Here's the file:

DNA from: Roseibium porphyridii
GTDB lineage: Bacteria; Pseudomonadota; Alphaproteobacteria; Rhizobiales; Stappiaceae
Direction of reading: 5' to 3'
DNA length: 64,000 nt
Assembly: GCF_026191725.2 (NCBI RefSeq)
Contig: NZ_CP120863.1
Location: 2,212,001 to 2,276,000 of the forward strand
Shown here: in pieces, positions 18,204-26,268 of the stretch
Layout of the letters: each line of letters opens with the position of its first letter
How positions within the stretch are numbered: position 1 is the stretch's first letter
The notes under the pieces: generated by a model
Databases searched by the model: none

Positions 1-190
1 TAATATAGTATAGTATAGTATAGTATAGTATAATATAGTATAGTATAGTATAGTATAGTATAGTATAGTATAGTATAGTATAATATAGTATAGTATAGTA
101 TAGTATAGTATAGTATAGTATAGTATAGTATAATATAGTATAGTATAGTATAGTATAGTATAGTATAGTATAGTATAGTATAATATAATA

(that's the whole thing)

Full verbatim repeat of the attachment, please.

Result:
DNA from: Roseibium porphyridii
GTDB lineage: Bacteria; Pseudomonadota; Alphaproteobacteria; Rhizobiales; Stappiaceae
Direction of reading: 5' to 3'
DNA length: 64,000 nt
Assembly: GCF_026191725.2 (NCBI RefSeq)
Contig: NZ_CP120863.1
Location: 2,212,001 to 2,276,000 of the forward strand
Shown here: in pieces, positions 18,204-26,268 of the stretch
Layout of the letters: each line of letters opens with the position of its first letter
How positions within the stretch are numbered: position 1 is the stretch's first letter
The notes under the pieces: generated by a model
Databases searched by the model: none

Positions 1-190
1 TAATATAGTATAGTATAGTATAGTATAGTATAATATAGTATAGTATAGTATAGTATAGTATAGTATAGTATAGTATAGTATAATATAGTATAGTATAGTA
101 TAGTATAGTATAGTATAGTATAGTATAGTATAATATAGTATAGTATAGTATAGTATAGTATAGTATAGTATAGTATAGTATAATATAATA